I ruptured my Achilles at the gym on 10/20. Funny how I knew what it was immediately, even though I had never read what these felt like or knew anyone personally who has experienced this.
I had gone to the gym for my Pilates session (1 hour), then did a 15% incline walk on the treadmill (30 min) while waiting for an Intro to Boot Camp class to start. The class was being held outside in the parking lot because of the nice weather that day. We did some stretching and warm up exercises and then started to get into the workout. I was 40 minutes into the hour when we started doing some running (slightly uphill, on hard pavement/asphalt). We were to run to the top of the hill, do 10 squats then run back.
Now, I thought with all the other working out I had done beforehand that my muscles were plenty warmed up. I felt good during the BC class as well. However, during the second run up the hill and completing my squats, I turned to run back and SNAP - I felt this sharp pop in the back of my leg. I turned to look behind me to see if I stepped in a hole, hit the curb or what. But as everyone else says, there was nothing there. That’s when I knew…it registered in my head immediately and then the dreadful thought ‘oh no, not my achilles’. There was a warm sensation through my calf, then I started seeing stars, feeling lightheaded and thought I was going to throw up!
A trainer came out and carried me back into the gym, where they proceeded to ice it immediately. I managed to drive home (a bit difficult), uncertain if I needed to go to urgent care (only because some trainer said it probably wasn’t a rupture because he’d had one and that I wouldn’t be able to feel anything if it was - ha! wrong answer). Trusting my gut, I got home and had my mom take me. They diagnosed it as a partial rupture.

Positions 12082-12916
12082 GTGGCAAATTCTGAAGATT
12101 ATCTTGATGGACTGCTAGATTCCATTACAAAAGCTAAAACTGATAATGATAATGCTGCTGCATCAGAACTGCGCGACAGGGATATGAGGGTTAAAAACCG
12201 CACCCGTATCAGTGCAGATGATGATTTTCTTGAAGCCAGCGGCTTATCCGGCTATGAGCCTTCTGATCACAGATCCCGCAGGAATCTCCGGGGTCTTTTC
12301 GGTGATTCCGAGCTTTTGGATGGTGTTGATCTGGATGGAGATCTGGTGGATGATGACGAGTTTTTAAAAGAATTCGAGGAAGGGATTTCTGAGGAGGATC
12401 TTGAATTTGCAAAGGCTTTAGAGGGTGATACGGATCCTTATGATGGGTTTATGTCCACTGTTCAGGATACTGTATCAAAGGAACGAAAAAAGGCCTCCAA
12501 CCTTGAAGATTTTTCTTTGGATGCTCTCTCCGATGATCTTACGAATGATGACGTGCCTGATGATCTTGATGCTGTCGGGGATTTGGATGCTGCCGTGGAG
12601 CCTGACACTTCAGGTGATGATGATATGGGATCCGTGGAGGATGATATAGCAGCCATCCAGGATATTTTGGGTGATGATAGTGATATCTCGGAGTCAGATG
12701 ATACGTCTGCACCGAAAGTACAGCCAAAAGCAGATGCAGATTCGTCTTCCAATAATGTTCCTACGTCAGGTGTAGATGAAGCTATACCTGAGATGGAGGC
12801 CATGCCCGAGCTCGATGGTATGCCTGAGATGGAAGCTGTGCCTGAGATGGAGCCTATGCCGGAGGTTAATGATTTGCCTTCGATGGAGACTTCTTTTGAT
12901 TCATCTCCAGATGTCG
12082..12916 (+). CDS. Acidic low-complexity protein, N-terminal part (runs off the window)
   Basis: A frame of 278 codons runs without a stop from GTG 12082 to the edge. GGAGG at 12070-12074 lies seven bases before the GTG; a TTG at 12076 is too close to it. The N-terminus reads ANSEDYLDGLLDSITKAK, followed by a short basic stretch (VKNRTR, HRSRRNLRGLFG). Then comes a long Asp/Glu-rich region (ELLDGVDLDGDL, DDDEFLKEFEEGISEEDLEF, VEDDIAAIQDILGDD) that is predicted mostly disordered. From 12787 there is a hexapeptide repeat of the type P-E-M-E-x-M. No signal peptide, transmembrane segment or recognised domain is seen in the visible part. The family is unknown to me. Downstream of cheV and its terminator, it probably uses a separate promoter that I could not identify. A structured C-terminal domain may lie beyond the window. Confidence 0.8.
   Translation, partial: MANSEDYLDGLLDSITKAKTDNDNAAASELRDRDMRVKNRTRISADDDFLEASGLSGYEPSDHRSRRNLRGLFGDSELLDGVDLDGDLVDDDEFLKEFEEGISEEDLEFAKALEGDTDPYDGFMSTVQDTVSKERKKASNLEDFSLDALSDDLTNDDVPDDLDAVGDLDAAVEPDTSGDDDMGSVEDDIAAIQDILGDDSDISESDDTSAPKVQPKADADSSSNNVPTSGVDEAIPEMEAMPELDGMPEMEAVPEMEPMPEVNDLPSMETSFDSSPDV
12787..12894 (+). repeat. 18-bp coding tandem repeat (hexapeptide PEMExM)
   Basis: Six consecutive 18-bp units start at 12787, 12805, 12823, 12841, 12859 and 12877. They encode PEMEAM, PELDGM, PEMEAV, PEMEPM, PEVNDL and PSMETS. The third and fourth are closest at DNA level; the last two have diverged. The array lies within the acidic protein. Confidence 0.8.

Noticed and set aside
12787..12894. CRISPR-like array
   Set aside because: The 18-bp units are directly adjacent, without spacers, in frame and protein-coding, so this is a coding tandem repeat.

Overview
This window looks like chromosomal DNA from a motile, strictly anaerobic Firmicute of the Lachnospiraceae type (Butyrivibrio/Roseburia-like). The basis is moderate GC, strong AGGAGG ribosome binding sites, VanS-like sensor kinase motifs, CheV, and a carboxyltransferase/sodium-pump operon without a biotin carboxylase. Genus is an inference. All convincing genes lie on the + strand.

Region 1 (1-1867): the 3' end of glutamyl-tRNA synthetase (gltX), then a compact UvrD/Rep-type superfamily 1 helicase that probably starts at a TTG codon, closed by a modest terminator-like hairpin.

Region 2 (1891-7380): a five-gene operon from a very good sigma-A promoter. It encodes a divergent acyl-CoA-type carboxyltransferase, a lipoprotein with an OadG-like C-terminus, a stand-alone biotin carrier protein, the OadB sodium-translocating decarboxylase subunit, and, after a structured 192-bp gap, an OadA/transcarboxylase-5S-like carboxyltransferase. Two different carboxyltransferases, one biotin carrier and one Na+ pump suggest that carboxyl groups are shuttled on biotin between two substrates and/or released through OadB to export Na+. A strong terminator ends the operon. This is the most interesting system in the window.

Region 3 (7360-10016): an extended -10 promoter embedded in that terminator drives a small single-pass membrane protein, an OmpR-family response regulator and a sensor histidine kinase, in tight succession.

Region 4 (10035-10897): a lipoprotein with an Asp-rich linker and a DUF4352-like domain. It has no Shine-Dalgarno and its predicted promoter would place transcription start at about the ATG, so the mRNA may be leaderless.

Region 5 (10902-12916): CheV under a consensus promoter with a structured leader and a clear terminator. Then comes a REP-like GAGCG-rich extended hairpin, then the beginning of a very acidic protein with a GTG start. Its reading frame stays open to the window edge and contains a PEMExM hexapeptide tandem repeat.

Two days later, had an appointment with an ortho clinic. Their foot/ankle doctor took an X-ray (not sure why, didn’t seem to provide any insight). I asked if he did percutaneous fixes, as I didn’t really want open surgery. He said he did not; he would do a tendon transfer. Now, I had to actually ask him what that meant and why. Apparently, that was the only type of ‘fix’ he performed. I did not want to have surgery, but couldn’t really find alternatives in a good amount of time - I didn’t want this to go untreated for more than 10 days. So, I got online and started doing research.
Luckily, this site is one of the first things I found. I must have read 200 posts/stories throughout the course of the first week. It has been very helpful to read the different triumphs and tribulations everyone has gone through.
The worst part of the surgery for me was waiting for the nerve block to wear off. I was going nuts! I cannot stand to have that numb or tingling feeling. I don’t use novocaine at the dentist for the same reason. What a nightmare.
After coming out of the pain block (30 hours), the worst part was noticing the muscle atrophy (which seemed to happen within a week) and then just having to sit around and be patient, leg elevated.
One thing to note, my ortho said that my tendon probably ruptured due to degeneration. I was a bit put off by that answer, as I’m quite active and didn’t think I was that old. Maybe I ignore my age more than I should, but I don’t think 48 is that old, especially when healthy and active. As I read more online, I found that one other factor that can attribute to weak tendons is the use of corticosteriods. This is concerning, as I was getting a corticosteroid shot once a year for allergy/sinus issues. My doctor had always said having the shots - which are systemic - were not good to continue long term. While I’ve been very concerned about my other achilles since this injury occurred, this heightens the feeling even more.
I think when I return to my activities, I will skip the boot camp and running, and instead will go back to focusing on pilates, yoga and strength training.
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